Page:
Kindergarten teachers aid new students in smooth transition
With any school year, there are always some obstacles to overcome. Nottingham Elementary School is no different, with kindergarten teachers taking measures to ensure a positive transition for new students.
One obstacle Nottingham faced with the opening of its doors last week was an increase in enrollment. This year, 95 students enrolled for the first day of fall classes. In 1999, there were 71 students starting the fall semester.
John Woodward, kindergarten teacher for 14 years, said the increased enrollment caused the addition of a new teacher at Nottingham.
Thats why we added the other teacher, Woodward said.
Filling the position is part-timer Stacy Katzenmeier. In the past, two teachers have taught three-hour morning and afternoon sessions. Katzenmeiers position has added an additional morning session.
With kindergarten experience under her belt, she said Eudora does well in preparing parents and students for kindergarten.
I feel like the Eudora school district does a good job of preparing parents, Katzenmeier said. It seems like most kids are pretty ready.
With two parent meetings, a student screening and a student round up, Katzenmeier said Nottingham offers much to prepare new students and their parents.
Seven-year kindergarten veteran Beth Shipp agreed. She said visitations are available to warm up students to the idea of being in a classroom.
I really think the visitation days help a lot, Shipp said. Its not so scary, I think. Visiting, they come in small groups and that helps a lot.
A booklet is provided to parents of incoming students, detailing what can be done at home to aid a childs learning, Katzenmeier said. Meeting childrens needs at home is a bonus in the classroom. A positive atmosphere and respect for authority goes a long way, she said.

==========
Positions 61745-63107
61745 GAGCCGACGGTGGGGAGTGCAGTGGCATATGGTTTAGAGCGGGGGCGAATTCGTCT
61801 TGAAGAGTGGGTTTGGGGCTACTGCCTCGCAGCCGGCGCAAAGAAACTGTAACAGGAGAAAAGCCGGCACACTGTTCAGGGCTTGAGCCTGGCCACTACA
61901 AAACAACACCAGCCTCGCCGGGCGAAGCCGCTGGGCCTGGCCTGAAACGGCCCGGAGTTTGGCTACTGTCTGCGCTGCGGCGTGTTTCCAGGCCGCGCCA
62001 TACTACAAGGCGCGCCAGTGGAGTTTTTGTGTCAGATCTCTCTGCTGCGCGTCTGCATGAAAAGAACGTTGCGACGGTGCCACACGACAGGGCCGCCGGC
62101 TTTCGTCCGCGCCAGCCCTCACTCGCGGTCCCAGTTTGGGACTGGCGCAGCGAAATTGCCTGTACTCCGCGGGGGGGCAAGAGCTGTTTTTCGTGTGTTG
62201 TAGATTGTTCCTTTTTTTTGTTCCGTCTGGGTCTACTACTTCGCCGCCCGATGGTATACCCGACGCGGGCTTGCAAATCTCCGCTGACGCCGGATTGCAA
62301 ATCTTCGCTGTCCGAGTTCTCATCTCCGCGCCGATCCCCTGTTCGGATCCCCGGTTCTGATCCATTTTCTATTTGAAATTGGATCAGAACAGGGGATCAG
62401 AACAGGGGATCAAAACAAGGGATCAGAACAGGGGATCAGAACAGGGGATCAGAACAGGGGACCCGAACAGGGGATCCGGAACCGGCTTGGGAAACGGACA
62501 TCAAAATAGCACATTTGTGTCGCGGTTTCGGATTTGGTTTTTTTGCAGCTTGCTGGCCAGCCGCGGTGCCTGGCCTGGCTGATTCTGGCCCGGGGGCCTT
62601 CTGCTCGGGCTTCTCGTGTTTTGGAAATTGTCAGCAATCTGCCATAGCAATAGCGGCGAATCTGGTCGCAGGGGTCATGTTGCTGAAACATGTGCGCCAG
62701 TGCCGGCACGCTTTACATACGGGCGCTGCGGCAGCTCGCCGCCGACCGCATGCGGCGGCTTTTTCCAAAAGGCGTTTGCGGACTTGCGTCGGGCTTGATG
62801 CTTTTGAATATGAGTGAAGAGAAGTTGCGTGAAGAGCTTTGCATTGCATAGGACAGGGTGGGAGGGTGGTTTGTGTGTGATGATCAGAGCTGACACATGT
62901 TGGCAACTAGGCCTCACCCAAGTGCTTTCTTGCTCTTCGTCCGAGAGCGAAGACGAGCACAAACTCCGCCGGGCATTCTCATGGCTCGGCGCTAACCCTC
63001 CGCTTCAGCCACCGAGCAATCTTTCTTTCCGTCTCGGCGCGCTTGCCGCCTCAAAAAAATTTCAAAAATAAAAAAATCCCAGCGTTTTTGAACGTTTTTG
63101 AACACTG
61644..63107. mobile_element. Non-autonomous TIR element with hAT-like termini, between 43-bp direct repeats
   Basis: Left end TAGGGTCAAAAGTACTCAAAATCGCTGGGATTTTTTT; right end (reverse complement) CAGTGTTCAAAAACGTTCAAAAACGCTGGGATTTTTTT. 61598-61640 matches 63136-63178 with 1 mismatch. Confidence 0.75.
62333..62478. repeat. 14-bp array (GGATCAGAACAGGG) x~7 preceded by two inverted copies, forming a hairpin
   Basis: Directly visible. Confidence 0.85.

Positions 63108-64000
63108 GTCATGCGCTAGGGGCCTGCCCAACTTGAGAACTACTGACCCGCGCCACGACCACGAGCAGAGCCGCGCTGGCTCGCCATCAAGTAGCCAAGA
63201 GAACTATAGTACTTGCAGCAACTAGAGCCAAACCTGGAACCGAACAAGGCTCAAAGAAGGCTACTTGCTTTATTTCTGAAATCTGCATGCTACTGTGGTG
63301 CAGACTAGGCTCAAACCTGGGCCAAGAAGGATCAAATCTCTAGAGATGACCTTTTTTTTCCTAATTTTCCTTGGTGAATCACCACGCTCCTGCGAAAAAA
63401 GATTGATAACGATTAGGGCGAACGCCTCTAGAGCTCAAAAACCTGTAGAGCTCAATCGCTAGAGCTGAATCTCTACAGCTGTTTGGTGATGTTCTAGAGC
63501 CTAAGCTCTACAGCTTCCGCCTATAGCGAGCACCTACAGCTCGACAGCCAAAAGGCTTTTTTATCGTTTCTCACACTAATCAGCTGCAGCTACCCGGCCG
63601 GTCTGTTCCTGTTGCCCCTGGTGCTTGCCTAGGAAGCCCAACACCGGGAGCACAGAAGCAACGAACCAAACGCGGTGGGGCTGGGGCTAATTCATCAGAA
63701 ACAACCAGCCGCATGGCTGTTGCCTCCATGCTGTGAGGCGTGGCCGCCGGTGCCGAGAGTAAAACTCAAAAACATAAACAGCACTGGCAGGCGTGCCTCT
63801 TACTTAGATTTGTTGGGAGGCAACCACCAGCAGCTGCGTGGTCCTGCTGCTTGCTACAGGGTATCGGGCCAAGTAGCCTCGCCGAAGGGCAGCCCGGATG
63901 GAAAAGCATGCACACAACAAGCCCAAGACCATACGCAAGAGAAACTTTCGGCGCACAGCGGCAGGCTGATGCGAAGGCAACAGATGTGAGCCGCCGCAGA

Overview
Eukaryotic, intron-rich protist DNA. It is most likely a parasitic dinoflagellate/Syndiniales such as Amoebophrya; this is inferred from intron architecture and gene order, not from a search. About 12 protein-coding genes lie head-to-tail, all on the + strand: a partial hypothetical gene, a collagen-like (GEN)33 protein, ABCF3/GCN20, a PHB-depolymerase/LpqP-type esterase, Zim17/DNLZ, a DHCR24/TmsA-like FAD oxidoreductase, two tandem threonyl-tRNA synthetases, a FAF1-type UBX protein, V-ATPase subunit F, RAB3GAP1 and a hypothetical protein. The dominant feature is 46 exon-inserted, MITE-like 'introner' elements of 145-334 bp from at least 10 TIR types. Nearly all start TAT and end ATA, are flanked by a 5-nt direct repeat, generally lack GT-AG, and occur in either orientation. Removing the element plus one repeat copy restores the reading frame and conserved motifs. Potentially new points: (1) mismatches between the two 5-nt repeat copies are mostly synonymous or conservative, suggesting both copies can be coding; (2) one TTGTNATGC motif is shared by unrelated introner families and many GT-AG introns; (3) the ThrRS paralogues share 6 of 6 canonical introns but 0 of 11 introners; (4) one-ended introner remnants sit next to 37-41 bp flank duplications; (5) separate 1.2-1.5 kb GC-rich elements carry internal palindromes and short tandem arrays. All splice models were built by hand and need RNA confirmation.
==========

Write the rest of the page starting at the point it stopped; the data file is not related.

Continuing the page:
I told my parents at the meeting that I truly believe 75 percent of learning begins at the home, Katzenmeier said.
And, always reading to their child and talking to them about their experiences as they happen to them, she said.
Away from home, there are always some students who just dont want to let go of mom and dad.
We see a couple of cases every year, Woodward said.
Usually there are more moms crying than kids, Shipp said.
Woodward said some of the hardest things for children to adjust to are classroom rules, where to line up and other classroom proceedings. Sharing attention with other students is also an issue.
I think one of the biggest adjustments for kids is learning theyre not the center of attention, Woodward said. We see a lot more parents that way than we used to.
However, Shipp said there are moments where young students realize the finer points of classroom peace.
One of my kids today said, youve got to have patience, and I said, thats very true, Shipp said.
Still, there are adjustments for students to make when coming to kindergarten, but Woodward said most students adjust after the first week. One of the biggest obstacles may be the absence of naptime.
No nap. Occasionally a teacher and a couple of students doze off during storytime, but thats not a scheduled activity, Woodward laughed.